Students of the Nunavut Law Program with Phillipson (left) and Mansell (right)
Students of the Nunavut Law Program with Phillipson (left) and Mansell (right)

College of Law launches Nunavut Law Program

The program, which brings a law degree to the territory for the first time in over a decade, officially welcomed 25 new students at a special ceremony in Iqaluit on Sept. 11.

Conducted in Inuktitut and English, the welcoming ceremony opened with a traditional blessing and Quilliq lighting ceremony. Dignified guests Nunavut Minster of Education Paul Quassa, Supreme Court Justice Susan Côté, Nunavut Court of Justice Judge Neil Sharkey, University of Saskatchewan (U of S) Chancellor Emeritus Tom Molloy, and College of Law Dean Martin Phillipson attended the event to bring greetings to the new class.

For the students, the ceremony celebrated their entrance to law school and the beginning of a highly-anticipated four-year journey in legal studies.

Reflecting on the success of the ceremony, Program Director Stephen Mansell said “I am very excited to be working with 25 amazing Nunavut students over the next four years as they progress through their legal studies. The potential for these students, and this program, to shape the future of the legal profession and access to justice in our territory is immeasurable.”

The Nunavut Law Program was born in August 2016, when the Government of Nunavut awarded the design and delivery of a law degree for the territory to the College of Law.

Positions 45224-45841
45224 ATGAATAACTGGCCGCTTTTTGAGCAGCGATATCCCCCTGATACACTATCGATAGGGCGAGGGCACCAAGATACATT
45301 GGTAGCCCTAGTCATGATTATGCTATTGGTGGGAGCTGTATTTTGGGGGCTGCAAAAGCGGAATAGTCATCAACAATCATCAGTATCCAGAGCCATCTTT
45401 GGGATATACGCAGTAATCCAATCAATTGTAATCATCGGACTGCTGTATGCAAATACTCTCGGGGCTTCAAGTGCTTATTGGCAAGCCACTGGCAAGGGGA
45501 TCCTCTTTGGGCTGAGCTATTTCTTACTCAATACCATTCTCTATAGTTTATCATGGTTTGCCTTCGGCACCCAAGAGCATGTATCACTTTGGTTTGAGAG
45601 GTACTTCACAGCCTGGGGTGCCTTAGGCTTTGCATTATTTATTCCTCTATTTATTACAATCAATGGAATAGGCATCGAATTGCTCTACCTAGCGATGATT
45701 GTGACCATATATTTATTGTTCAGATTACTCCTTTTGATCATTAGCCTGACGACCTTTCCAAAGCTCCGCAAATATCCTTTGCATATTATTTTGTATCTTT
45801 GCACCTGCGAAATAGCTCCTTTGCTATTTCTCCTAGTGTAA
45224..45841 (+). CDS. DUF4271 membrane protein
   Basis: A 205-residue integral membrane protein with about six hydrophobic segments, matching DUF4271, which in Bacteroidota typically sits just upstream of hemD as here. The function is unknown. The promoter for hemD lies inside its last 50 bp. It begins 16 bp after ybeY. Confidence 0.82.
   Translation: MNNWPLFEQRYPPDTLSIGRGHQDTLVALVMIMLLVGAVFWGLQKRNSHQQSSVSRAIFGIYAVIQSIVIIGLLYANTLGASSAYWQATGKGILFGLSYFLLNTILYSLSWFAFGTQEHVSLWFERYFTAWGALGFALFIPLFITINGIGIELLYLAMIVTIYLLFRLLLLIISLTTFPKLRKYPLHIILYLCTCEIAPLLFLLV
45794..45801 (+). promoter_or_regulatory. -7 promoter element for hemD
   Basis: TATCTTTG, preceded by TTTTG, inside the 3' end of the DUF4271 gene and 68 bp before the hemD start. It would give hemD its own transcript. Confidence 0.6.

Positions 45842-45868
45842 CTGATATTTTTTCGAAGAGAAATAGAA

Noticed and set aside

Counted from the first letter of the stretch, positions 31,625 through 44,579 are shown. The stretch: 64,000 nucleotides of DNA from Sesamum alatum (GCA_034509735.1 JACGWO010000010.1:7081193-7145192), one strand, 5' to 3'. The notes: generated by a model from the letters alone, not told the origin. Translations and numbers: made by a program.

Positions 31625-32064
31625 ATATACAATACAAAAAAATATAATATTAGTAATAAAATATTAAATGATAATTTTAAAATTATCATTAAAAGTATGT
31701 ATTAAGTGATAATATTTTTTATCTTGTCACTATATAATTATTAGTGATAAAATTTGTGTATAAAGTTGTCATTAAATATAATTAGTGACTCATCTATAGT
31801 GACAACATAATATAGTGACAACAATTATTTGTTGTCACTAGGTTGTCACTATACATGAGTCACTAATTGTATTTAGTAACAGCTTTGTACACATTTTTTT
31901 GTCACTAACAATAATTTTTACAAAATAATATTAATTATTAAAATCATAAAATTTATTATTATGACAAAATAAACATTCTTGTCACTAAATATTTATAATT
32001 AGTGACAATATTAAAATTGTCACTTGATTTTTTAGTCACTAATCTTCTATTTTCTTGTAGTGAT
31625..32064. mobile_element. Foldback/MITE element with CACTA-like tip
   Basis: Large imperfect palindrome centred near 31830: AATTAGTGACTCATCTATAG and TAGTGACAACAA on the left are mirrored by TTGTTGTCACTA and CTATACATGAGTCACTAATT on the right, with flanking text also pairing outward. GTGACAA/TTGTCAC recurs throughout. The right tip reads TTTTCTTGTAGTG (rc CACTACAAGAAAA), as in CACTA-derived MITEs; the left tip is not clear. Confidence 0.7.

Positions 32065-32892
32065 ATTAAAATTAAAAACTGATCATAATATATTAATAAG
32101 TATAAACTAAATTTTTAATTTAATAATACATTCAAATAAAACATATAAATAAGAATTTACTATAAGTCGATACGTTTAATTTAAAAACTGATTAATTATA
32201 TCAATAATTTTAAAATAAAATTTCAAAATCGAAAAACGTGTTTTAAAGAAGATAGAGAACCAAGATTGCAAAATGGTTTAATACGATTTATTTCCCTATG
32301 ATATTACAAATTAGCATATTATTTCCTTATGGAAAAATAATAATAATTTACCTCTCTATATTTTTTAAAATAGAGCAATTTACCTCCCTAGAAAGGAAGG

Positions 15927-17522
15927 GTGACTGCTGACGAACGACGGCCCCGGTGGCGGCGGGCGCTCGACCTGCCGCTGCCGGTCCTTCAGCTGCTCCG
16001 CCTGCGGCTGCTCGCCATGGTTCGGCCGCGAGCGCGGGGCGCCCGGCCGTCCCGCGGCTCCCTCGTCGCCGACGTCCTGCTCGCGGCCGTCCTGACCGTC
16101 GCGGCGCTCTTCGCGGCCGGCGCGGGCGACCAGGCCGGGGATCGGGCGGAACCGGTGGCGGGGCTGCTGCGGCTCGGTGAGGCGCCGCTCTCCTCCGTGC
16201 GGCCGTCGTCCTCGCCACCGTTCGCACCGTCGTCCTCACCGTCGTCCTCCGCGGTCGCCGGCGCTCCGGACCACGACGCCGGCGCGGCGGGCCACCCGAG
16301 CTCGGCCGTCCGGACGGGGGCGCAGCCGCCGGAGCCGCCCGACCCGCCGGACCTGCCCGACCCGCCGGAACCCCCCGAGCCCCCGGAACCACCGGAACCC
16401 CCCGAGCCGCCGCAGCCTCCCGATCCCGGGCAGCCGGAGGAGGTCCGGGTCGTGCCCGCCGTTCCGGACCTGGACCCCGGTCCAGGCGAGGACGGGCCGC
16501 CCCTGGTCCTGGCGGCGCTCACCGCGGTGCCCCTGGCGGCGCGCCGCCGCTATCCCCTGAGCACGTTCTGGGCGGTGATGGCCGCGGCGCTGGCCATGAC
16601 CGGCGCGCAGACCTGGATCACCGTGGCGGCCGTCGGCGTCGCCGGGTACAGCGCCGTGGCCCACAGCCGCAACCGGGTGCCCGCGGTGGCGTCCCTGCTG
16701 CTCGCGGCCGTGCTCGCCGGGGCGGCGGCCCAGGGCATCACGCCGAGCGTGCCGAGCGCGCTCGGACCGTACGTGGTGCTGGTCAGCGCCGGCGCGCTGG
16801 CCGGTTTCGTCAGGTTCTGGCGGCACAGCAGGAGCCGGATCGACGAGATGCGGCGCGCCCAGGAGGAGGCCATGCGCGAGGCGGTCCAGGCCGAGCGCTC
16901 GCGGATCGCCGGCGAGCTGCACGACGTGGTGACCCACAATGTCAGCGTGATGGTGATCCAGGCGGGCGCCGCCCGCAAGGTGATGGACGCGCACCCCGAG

Developed in partnership between the college, Nunavut Arctic College and the Government of Nunavut, the program has been specially designed to meet the needs of Nunavut students, incorporating Inuit legal traditions and teachings. With classes set to be taught in Iqaluit, students can remain at home in their community while completing their law degree.

The program aims to increase the number of practicing lawyers in Nunavut, with particular demand for those with knowledge of Inuit language and culture, and produce graduates that can practice in various fields of law. It is hoped that addressing the shortage of lawyers in the territory will ultimately improve access to legal services for Nunavummiut.

For the U of S, the program represents a renewed commitment to creating opportunity for Indigenous and northern education.

“Building educational partnerships such as this serves to provide opportunities that will benefit the entire territory of Nunavut in the future,” said Phillipson.

 “I am delighted to see the program come to fruition, it is the culmination of a lot of hard work by dedicated people from these three organizations. It was a pleasure to bring greetings from the U of S at the Welcoming Ceremony, and to wish the students the best as they begin their studies.”

After their welcome, the students now face four years of hard work. While the program prepares them for legal studies in the first year, it will follow the same rigorous curriculum as the College of Law over the remaining three.

Those who successfully complete the program in 2021 will receive a U of S Juris Doctor (JD) degree, and join a community of distinguished alumni that is over a century old.

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